Second, we think that social media today reveals too many intimate details about people’s lives, but even in 1899 the public was fascinated with the private lives of others. I also wonder how those whose marriage announcement followed this one in the Wilkes-Barre paper felt about their relatively meager announcements.
Thirdly, I don’t know what happened to the home being prepared for them in Baltimore, but as far as I can tell, Harry and Mildred never really left Wilkes-Barre, I am sure to the delight of her many friends.
Thus, as of 1900, three of the Gump sons—Abraham, Louis, and Harry— were married. Their father Gabriel was living in Baltimore with Louis and his family in 1900, and the youngest son Joseph was living with them as well.
Abraham was living with his wife Jennie and daughters in Baltimore also, and only Harry was living elsewhere—in Wilkes-Barre.
Joseph, the youngest son, married Francella (sometimes called Frances) Kohler sometime before June 25, 1907. I cannot find any official or unofficial reference to the date of their marriage, but on that date a newspaper item appeared in the Baltimore Sun reporting that “Mrs. Joseph Gump” would spend July at the Blue Mountain House, a resort in the Blue Ridge Mountains near the border of Maryland and Pennsylvania.
I wondered how Joseph Gump met Francella Kohler. She was born in New York City in 1875 and lived in Brooklyn until she was about five when her parents, David Kohler and Jane Kurtz, moved to Baltimore. David was a merchant, sometimes selling clothing, sometimes tobacco products, and Francella was one of eight children. Her mother Jane died in 1880, and at some point her father David remarried, and by 1891 the family had moved to Savannah, Georgia.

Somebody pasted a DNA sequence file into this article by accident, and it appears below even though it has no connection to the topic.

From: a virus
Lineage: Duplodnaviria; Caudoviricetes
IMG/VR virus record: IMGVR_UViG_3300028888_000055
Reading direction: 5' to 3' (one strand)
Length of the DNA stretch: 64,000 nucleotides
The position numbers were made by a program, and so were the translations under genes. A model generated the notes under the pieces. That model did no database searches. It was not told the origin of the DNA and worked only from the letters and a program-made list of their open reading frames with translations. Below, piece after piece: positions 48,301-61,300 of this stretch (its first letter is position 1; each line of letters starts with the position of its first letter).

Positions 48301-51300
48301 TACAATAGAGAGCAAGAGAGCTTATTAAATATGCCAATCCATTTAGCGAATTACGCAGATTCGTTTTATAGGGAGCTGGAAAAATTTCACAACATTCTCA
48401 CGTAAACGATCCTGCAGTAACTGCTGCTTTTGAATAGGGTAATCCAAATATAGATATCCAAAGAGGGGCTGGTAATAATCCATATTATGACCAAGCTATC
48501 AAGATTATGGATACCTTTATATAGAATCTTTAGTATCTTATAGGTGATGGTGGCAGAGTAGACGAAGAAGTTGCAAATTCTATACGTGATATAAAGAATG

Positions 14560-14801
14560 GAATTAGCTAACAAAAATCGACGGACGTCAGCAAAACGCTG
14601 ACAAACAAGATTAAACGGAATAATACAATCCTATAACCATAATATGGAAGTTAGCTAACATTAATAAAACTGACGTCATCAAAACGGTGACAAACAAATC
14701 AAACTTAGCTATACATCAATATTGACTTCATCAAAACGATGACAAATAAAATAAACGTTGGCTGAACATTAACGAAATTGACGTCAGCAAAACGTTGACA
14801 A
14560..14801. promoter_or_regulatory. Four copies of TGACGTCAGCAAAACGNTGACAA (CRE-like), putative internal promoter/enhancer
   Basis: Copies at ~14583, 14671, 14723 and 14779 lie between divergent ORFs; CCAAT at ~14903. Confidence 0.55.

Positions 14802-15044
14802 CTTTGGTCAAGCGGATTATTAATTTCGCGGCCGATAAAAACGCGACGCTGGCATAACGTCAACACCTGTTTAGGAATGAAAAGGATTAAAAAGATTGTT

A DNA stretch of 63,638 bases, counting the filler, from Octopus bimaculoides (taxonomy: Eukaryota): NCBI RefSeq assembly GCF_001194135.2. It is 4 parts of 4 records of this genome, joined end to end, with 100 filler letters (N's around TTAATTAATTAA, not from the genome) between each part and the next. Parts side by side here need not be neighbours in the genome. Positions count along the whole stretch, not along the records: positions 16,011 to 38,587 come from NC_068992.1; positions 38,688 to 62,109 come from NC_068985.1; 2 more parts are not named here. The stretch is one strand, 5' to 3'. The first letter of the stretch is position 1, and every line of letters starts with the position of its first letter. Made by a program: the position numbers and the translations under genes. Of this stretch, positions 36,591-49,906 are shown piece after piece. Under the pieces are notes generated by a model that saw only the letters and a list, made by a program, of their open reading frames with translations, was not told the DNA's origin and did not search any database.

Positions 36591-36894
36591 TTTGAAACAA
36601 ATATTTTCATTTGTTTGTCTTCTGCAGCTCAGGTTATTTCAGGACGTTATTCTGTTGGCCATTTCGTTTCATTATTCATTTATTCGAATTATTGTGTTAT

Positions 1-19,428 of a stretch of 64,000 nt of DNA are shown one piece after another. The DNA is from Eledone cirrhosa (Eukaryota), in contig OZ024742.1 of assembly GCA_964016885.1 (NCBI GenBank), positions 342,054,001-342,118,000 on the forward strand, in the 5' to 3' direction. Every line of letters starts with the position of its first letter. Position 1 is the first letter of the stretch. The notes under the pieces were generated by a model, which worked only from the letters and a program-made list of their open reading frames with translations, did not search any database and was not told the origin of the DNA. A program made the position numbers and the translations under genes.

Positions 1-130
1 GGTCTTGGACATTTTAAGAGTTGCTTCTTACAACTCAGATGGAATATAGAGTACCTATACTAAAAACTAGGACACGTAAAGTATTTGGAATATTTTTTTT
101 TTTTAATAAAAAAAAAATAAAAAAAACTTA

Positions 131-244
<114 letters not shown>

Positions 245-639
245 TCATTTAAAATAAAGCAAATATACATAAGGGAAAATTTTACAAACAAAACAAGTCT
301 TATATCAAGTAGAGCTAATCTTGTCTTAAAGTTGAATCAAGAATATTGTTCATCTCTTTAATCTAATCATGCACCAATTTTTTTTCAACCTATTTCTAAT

So how did Joseph Gump meet Francella if she had moved from Baltimore by the time (and perhaps before) she was sixteen? He was four years older than Francella. Perhaps they’d met while she and he were both growing up in Baltimore or their families were friendly. Also, I found two items of social news in the Augusta, Georgia, newspaper, one from 1900 and one from 1902, reporting that Joseph Gump of Baltimore was staying in that city. Although Augusta is almost 140 miles from Savannah, perhaps there was some event that brought Joseph and Francella together while he was visiting Georgia.
At any rate, Joseph and Francella married by June 1907, and on November 17, 1908, their son George Gump was born in Baltimore. In 1910, Joseph, Francella, and George were living in Baltimore, and Joseph was working in the family liquor business. Francella’s father David Kohler, widowed again, was living with them.
Joseph’s father Gabriel was still living with his son Louis and his family in 1910. Gabriel was retired, but Louis was still working in the liquor business with his brothers. Abraham also was still in the family liquor business, living in Baltimore with his wife and daughters. Harry continued to live in Wilkes-Barre with his wife Mildred, and although the entry for him on the 1910 census is not legible, according to the 1910 Wilkes-Barre city directory, he was working as a commercial traveler, i.e., a traveling salesman.
On January 28, 1915, Gabriel Gump died at age 84 in Baltimore. Although I could not find an obituary in the Baltimore Sun, the Wilkes-Barre Evening News (January 29, 1915, p. 5) ran this notice:
When Gabriel’s will was probated a month later, the Baltimore Sun published this article about the distribution of Gabriel’s estate:
Gabriel was survived by his four sons and four grandchildren: Rosalind, Etta, Ruth, and George. In addition, when Gabriel died, he was already a great-grandfather. His granddaughter Rosalind, daughter of Louis and Carrie (Metzger) Gump, had married Milton Wertheimer, who was born in New York in 1883, but was living in Baltimore in 1910 with his parents and working in his father’s manufacturing business. Rosalind and Milton had a son, Emanuel, in 1912. A second son, Milton Wertheimer, Jr., was born just five months after Gabriel’s death in 1915.
Thus, at the time of Gabriel Gump’s death, his four sons and their families were prospering from the family’s wholesale liquor business. The next decade saw drastic changes